It's a turbocharged surprise that's easy to slide under anybody's radar. Four cylinders, four doors, and just four windows. It's an odd combination, and it sums up car design of the mid-2000s as well as just about any other car ever made. It's a 2009 Chevrolet HHR SS Panel and it's our Find of the Week.

In the very late 90s and early to mid-2000s, retro design was in. The PT Cruiser flew off of Chrysler lots, the Beetle was back, Ford had the Thunderbird. And Chevrolet had the Heritage High Roof, or HHR.

This was a strange time for General Motors. Saturn was flopping and damn the expenses car guy Bob Lutz was in charge of product development. The story went at the time that he wanted the company's next small car to be top of the class, no matter the cost. That lead to the Cobalt/G5 twins, and since they were a little too bland, they spawned something a little more interesting. At least in the looks department.

The design was inspired by trucks of the post-war era. Especially the 1947 Suburban and the Advance Design Chevy trucks that sold from 1947 to 1955. The bulging square fenders call back to those vehicles and the glass even gives it the appearance of a chopped roof.

The five-passenger compact was a front-drive car but it was too tall to really be called a station wagon. This, along with the Cruiser, might be the genesis of the subcompact crossover craze that has taken over the latter half of this decade.

In 2007, Chevrolet's Cobalt SS was in for some big changes. The old supercharged 2.4L engine wasn't sticking around, and the naturally aspirated SS wasn't really all that super. They needed something a little more powerful. A little more modern.

They just happened to have a 2.0L turbocharged version of the Ecotec four-cylinder engine sitting around. Well, it was in the Pontiac Solstice GXP and Saturn Sky Red Line, but those models weren't exactly flying off of dealer lots. So Chevrolet turned that engine sideways and put it into the Cobalt to make a Cobalt SS with some real shove.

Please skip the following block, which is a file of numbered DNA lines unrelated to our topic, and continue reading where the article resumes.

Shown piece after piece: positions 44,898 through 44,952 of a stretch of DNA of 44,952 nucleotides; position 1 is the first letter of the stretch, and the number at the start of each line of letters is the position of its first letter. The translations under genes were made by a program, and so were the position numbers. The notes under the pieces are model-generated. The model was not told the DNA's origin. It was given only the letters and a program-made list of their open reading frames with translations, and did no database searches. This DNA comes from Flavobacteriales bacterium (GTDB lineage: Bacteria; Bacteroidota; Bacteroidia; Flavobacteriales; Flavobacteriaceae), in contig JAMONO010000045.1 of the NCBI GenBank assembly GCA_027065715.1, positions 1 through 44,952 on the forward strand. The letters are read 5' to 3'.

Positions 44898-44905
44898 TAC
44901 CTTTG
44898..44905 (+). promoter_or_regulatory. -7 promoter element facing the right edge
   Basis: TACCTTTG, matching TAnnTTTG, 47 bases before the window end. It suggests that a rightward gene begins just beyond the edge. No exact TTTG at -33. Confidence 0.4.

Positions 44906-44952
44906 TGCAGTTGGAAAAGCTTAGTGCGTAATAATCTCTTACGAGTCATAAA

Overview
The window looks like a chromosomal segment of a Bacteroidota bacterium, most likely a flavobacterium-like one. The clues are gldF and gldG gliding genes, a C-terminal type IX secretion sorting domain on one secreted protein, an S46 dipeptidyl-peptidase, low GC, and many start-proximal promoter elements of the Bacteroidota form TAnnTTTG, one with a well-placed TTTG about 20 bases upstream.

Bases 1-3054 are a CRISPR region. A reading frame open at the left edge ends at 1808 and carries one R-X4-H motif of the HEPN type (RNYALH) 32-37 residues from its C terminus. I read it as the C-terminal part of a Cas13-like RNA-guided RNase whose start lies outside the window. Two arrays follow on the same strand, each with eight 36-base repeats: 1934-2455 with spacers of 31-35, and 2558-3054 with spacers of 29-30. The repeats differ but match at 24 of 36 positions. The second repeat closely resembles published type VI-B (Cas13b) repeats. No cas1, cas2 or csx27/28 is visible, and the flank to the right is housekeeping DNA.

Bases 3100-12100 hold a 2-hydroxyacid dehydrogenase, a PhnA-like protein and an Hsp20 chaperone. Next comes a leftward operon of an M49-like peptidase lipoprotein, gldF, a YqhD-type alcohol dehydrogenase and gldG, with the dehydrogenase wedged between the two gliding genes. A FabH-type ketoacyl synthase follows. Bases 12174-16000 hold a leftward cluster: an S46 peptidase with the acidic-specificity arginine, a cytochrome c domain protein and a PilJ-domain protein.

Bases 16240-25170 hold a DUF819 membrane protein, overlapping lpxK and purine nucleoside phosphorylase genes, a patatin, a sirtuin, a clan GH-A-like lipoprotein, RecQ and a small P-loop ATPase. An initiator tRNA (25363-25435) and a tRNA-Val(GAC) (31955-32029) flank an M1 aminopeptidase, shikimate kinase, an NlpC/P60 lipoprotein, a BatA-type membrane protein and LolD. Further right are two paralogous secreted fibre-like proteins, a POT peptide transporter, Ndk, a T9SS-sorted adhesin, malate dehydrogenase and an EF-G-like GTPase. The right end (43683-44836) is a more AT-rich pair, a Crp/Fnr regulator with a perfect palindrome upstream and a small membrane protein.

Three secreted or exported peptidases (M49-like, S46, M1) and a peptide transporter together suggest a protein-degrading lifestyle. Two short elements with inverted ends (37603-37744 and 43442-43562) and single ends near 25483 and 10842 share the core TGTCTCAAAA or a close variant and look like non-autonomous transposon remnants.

Because it was 2007, and in hindsight, those pre-recession times were largely treated like the money train would never stop, Chevrolet put that SS powertrain into the HHR.

But not just the normal five-passenger HHR. No, Chevrolet really went out on a limb with this one. The HHR was also available with no glass in the rear windows. A good, old-fashioned panel van version. And you had best believe they made a panel version of the SS.

So let's look at the specs. A 2.0L four-cylinder engine that's been turbocharged all the way to 260 hp and 260 lb-ft of torque. Even more strangely, Chevy offered it up with a five-speed manual transmission. Let's go through that again, a 260 hp turbo compact panel van with a stick!

It gets even better. The panel had no rear seats, so they gave it factory shaved door handles. But it still came with the special SS front grille, sportier front bumper, and heavily bolstered seats inside. And great big Brembo front brakes.

The SS models got some more features that made them surprisingly quick. Like the ability to upshift without taking your foot off the gas and letting the turbo unspool. It also had launch control that would hold the HHR at 4,400 rpm until you dropped the clutch.

The HHR SS Panel was an absolutely absurd idea, and as such it only lasted for one model year. We can't confirm the total production, but the seller and several other sources say that only 216 were built.

This is one of those. It's black on black and red, and unless you know what you're looking at there is no way to tell that this little cargo van is about to blow your doors off. This one is for sale in Ridgeway, ON, just south of Niagara Falls. It has just under 96,000 km on the odometer. It's a strange part of 2000s automotive history. That just happens to be a surprisingly competent hot...hatch? Yeah, that counts as a hot hatch.